Dogs respond best to positive reinforcement, so be sure to reward yours with a treat and affection when he does the right thing (though, you may find that like most puppies, he prefers the treat to the affection!). Always reward your puppy immediately and enthusiastically when he finishes his toileting outside, on the pad or wherever you want him to do it. Use treats your puppy loves and have them handy near the area you want your puppy to toilet. Dogs learn through repetition, so the more they toilet in the right spot and get rewarded for it, the more they will learn that this is the place to do their business.
Make sure you watch out for the signs prior to your puppy doing a wee or a poo: these may be just waking up, stopping play, moving away or sniffing around. If you see your pup walking around in circles while sniffing the floor, there’s a pretty good chance something’s about to happen. When you see this behaviour, take your dog immediately to its toilet area and reward him for doing his business there. The best way is to take your puppy on a lead and guide him to the right spot, as carrying him won’t teach him how to get to the right toilet spot.
Some helpful tips:
- Your puppy’s age in months plus one is the number of hours your puppy will be able to hold its pee; so, an 8 week old puppy can hold for 3 hours during the day.
- On top of that, your puppy will need to pee after a nap, or after resting, after play and training, and after being released from confinement.
- Your puppy will need to poo around 20 to 25 minutes after eating.
- If you are in doubt if your puppy needs to toilet, assume it will.
- After a while, you’ll get used to your dog’s toilet patterns.
Remember: housebreaking takes time and patience, so don’t expect miracles overnight. When your dog is completely toilet trained, you’ll appreciate that all the effort and hard work was worth it.
The do’s of toilet training:
- Clean up with enzymatic stain cleaner every time your puppy has an accident.
- Keep a container with special treats and a leash near the door or the place where you want your pup to do its business – this way you are ready to reward right away, while the leash will come in handy when you want to show your pup where to toilet.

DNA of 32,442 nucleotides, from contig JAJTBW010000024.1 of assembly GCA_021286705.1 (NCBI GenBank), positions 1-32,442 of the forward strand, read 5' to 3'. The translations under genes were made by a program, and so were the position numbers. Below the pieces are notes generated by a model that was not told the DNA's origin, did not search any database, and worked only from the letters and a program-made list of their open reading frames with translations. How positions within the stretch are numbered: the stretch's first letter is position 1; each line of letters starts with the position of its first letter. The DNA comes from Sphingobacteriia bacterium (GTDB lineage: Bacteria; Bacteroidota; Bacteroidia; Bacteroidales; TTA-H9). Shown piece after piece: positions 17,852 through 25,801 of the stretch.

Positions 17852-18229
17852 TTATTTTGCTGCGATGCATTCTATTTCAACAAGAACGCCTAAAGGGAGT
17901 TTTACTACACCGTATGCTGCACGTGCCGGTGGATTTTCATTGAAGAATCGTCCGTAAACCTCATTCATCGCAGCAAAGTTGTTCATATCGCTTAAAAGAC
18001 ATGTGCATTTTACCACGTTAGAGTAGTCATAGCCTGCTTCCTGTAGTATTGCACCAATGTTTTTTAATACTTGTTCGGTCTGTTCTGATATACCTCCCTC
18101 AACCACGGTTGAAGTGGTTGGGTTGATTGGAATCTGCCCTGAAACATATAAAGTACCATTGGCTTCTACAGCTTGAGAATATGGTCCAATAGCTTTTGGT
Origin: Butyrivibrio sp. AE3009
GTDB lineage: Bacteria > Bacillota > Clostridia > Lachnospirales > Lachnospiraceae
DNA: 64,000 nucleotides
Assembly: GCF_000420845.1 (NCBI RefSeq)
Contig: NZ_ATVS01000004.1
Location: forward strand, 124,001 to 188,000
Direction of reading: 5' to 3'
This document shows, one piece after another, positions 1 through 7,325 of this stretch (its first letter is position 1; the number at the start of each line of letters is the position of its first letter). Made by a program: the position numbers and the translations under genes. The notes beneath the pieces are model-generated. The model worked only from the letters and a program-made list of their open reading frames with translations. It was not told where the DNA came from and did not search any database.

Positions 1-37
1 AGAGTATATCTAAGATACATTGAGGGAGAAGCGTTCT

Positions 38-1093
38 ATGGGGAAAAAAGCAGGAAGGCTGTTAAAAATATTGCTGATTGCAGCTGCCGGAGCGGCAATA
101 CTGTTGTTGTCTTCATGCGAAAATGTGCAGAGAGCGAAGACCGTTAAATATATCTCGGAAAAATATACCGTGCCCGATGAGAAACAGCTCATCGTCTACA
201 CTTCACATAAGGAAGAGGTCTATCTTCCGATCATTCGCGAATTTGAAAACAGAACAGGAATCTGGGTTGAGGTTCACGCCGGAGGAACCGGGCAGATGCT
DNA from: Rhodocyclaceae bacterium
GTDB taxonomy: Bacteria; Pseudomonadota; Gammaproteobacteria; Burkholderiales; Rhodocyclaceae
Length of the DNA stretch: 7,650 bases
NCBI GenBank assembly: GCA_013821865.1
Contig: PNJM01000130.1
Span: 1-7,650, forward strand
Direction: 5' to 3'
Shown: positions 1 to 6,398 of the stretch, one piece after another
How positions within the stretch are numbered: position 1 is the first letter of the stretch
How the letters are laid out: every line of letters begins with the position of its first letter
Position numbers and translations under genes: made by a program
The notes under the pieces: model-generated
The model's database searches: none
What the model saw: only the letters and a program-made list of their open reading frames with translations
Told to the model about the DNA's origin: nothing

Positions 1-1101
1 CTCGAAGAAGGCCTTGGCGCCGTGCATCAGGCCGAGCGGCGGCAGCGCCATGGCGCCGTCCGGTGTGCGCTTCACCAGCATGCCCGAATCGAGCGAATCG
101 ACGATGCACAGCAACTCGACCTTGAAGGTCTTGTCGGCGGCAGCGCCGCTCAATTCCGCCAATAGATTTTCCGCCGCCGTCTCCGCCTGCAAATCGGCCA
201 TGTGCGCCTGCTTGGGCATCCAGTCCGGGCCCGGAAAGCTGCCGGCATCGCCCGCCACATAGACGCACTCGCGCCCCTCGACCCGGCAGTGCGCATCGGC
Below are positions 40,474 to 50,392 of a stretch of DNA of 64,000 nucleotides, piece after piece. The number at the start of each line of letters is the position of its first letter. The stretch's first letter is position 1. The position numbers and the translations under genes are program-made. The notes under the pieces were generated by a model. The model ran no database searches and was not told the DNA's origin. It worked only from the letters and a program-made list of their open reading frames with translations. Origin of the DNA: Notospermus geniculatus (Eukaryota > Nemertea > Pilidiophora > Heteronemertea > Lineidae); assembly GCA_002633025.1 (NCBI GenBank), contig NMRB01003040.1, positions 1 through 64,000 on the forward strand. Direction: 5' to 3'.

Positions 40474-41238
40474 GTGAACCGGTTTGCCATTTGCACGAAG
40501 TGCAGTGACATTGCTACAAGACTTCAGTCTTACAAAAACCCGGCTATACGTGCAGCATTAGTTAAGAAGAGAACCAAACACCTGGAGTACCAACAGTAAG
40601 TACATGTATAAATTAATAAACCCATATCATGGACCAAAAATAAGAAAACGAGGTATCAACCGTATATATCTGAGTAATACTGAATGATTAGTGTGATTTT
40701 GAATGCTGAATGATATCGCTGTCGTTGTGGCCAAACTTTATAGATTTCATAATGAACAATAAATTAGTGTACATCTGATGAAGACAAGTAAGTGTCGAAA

- Reward your dog with much fanfare for toileting in the right spot – make this the most exciting time of the day!
- Give the reward immediately, within 3 seconds after your pup finishes toileting.
- If your puppy pees at night, remove his access to water (if medically permitted).
- Take your puppy for a final toilet walk just before you go to bed; the movement will help to activate the digestive system.
- Make sure your poo walk is boring, so your puppy doesn’t get too distracted and forgets that it wants to poop.
- Log your toileting successes and accidents in a list. This will help you to see the progress and notice if there may be any medical issues that could impact on toilet training (e.g. urinary tract infections are quite common in puppies).
The don’ts of toilet training:
- Don’t give your pup the run of the house if you can’t supervise him. Limiting your dog’s access will help with toilet training. Use a puppy playpen or a fenced off area when you can’t supervise your puppy.
- Don’t leave food out the entire day as scheduled feeding times will help you to get a schedule on pooping times.
- Never punish your dog for accidents inside the house, even if you catch him in the act.